Thu, 10 Aug, 2017Danielle McCarthy

4 musical duos who couldn’t stand one another

4 musical duos who couldn’t stand one another

Working closely with a partner can create tension, especially when you’re working on a creative endeavour. Not all successful partnerships are built on mutual respect and admiration, and to prove it, here are four musical duos who couldn’t stand one another.

1. The Everly Brothers

Their music may still resonate through the years, but Don and Phil Everly couldn’t stand each other. “We only ever had one argument,” Phil famously said in 1970. “It’s been lasting for 25 years.” At a 1973 California concert, Don arrived drunk and messed up the lyrics to a song, causing an on-stage argument between the brothers. Those close to the Everlys suspect that Don resented Phil for his sweeter, higher voice, while others suggest that the pair’s father was a source of at least some of the tension.

2. Paul McCartney and John Lennon

According to various reports, McCartney and Lennon would go through periods of ice cold tension, only communicating through lawyers at some stages. But at other times, they were as close as brothers. Lennon revealed that he felt McCartney was subconsciously trying to “destroy my great songs”, saying that Paul would encourage an experimental sound during the recording and producing, while putting in hours of fine tuning on his own tracks. The two were reportedly on good terms before Lennon died, however.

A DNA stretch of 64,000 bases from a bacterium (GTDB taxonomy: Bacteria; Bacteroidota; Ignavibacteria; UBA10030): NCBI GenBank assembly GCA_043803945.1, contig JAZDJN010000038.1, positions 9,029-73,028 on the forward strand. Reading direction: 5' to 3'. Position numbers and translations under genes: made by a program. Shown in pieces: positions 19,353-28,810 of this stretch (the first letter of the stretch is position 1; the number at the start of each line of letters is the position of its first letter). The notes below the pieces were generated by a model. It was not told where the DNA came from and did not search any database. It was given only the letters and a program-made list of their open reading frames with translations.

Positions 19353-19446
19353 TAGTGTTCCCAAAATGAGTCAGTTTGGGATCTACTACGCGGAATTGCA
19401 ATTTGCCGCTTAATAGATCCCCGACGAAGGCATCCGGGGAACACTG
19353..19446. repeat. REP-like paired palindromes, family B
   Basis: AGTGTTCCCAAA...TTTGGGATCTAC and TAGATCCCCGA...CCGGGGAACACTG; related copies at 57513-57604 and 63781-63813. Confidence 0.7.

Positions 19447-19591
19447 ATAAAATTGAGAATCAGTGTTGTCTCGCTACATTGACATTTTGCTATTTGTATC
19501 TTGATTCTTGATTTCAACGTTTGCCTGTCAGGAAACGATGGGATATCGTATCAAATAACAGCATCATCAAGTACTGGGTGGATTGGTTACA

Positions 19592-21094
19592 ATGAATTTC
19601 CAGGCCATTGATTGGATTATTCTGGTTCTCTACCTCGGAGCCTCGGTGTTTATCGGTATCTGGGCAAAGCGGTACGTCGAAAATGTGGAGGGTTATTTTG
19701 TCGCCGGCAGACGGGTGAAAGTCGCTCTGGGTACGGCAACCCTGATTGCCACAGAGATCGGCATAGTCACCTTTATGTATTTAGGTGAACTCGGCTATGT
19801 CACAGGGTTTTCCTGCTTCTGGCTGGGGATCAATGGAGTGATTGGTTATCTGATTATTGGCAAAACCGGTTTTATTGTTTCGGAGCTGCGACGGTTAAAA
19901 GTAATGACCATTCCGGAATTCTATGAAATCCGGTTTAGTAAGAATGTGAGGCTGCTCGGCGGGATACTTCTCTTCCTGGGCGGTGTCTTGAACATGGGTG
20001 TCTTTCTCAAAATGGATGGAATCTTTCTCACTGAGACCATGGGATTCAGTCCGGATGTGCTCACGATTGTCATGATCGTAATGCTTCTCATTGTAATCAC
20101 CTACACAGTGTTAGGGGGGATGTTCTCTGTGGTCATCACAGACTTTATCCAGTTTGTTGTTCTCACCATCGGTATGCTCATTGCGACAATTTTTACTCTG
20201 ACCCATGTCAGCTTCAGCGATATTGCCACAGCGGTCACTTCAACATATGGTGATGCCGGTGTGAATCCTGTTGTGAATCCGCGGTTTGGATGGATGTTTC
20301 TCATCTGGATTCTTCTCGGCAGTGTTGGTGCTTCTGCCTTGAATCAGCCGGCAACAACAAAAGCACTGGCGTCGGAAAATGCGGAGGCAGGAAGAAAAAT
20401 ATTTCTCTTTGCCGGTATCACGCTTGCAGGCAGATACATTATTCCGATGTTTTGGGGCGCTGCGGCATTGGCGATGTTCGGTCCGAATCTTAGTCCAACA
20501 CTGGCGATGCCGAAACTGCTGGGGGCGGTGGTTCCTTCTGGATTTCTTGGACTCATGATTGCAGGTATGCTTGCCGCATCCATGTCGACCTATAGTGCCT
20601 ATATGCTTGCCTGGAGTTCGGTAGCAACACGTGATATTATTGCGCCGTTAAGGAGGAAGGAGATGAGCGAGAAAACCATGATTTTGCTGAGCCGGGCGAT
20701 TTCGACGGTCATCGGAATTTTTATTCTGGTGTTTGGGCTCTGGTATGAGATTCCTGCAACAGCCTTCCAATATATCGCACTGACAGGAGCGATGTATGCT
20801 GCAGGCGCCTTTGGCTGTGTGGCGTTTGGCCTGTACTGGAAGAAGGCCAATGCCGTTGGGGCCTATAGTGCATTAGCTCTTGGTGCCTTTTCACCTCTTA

3. Sam and Dave

This 1960s duo (made up of Sam Moore and Dave Prater) behind some of R&B’s most iconic hits, like “Soul Man” and “Hold On! I’m Comin’” could hardly stand one another. Though they did their best to hide the animosity on stage, their behind-the-scenes relationship was one of animosity, and they split in 1970. A good deal of the tension reportedly stemmed from the fact that Prater shot and wounded his own wife in 1968, while Moore himself suffered from drug addictions. 

4. Simon and Garfunkel

One of music’s most iconic duos, Simon and Garfunkel met at junior school in New York, and began trying to secure a record deal in the early 1960s. Unfortunately, the tensions that simmered between the pair have lasted for decades, eventually breaking up over the release of their seminal album, “Bridge Over Troubled Water” in 1970. The pair staged a reunion tour in 2004, and were due to repeat the act in 2010 until Garfunkel suffered vocal chord damage. Garfunkel reported that Simon “wasn’t particularly” supportive during that time. But time seems to have cooled the quarrel. In a 2014 interview, Garfunkel stated that, “I’m used to the fact that we’re just different characters.” 

Have you ever had a bitter fight with someone you work closely with?